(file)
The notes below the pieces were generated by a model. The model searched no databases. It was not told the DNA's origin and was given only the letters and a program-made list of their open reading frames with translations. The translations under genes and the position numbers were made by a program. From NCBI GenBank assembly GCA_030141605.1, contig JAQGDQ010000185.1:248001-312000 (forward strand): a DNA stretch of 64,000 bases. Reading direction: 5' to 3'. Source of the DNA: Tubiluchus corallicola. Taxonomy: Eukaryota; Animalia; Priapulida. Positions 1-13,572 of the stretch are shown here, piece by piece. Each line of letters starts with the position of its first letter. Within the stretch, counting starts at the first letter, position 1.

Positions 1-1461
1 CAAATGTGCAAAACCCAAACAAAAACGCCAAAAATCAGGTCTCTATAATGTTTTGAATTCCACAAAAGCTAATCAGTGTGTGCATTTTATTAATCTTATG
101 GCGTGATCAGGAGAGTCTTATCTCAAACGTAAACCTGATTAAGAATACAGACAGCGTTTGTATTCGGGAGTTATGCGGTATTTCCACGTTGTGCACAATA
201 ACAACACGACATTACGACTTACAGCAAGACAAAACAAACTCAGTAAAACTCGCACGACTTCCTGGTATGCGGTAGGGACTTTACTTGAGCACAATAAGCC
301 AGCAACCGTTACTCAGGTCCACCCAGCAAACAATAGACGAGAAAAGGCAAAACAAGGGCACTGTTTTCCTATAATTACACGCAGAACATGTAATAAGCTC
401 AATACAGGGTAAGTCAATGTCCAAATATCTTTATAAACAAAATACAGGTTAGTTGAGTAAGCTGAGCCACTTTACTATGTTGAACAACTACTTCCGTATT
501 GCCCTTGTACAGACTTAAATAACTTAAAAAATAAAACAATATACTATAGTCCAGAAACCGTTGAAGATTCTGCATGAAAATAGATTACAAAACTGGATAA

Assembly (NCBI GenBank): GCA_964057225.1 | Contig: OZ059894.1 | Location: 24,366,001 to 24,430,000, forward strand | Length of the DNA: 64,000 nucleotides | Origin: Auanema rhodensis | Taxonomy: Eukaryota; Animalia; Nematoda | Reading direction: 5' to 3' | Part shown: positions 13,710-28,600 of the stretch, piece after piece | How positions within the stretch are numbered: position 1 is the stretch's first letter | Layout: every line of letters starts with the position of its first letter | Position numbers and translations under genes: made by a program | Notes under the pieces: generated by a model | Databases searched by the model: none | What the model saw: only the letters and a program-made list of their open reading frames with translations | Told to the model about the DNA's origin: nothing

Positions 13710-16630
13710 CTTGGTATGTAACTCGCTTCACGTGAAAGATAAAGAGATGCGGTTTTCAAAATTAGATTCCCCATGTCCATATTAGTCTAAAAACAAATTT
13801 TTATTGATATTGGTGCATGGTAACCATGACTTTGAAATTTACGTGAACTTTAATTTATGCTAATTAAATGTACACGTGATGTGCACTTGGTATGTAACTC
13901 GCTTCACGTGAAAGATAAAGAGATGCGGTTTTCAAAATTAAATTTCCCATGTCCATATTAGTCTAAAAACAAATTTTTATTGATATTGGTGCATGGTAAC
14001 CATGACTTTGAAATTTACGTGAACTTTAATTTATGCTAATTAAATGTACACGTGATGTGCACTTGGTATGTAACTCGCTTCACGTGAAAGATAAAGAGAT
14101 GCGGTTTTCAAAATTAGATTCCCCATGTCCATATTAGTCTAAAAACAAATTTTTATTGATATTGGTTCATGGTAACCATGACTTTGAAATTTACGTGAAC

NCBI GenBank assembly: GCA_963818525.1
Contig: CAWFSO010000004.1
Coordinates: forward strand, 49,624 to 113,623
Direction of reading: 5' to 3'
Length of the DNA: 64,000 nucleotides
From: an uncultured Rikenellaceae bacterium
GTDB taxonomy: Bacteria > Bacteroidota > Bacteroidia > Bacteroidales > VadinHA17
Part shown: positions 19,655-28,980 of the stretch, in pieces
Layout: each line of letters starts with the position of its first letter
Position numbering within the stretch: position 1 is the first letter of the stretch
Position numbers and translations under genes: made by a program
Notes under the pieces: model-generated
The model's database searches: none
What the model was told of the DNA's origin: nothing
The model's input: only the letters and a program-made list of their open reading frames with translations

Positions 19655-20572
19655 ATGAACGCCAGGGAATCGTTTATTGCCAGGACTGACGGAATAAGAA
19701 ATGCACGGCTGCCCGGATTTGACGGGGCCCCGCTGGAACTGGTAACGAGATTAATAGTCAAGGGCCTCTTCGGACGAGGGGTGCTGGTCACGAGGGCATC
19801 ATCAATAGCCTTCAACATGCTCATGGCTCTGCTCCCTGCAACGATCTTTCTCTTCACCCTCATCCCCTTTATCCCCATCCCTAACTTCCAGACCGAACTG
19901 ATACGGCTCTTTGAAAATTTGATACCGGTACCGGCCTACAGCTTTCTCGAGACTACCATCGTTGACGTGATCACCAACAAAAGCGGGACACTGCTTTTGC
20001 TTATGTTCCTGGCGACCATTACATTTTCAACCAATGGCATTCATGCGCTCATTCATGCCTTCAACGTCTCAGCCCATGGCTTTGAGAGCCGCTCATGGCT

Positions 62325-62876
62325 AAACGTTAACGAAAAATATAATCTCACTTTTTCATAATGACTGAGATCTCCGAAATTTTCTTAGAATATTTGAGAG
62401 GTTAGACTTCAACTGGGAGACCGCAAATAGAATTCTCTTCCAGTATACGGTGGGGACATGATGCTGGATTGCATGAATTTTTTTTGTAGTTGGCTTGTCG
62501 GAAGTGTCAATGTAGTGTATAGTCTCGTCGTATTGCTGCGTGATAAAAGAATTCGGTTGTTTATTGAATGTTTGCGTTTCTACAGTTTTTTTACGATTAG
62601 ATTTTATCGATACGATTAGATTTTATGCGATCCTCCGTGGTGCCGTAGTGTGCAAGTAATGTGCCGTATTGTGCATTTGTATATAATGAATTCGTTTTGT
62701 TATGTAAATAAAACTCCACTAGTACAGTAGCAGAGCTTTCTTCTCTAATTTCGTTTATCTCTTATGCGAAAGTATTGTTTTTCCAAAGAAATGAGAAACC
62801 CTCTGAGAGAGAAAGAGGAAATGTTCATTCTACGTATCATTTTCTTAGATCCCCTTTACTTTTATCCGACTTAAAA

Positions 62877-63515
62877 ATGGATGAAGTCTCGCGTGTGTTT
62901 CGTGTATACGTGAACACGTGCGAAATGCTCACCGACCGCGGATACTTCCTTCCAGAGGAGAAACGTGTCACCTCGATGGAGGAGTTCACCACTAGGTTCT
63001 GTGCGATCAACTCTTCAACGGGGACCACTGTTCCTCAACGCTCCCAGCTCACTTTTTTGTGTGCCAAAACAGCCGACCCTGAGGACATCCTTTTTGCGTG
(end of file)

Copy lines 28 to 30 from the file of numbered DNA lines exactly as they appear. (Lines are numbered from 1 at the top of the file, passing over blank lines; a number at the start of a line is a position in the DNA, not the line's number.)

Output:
The model's database searches: none
What the model was told of the DNA's origin: nothing
The model's input: only the letters and a program-made list of their open reading frames with translations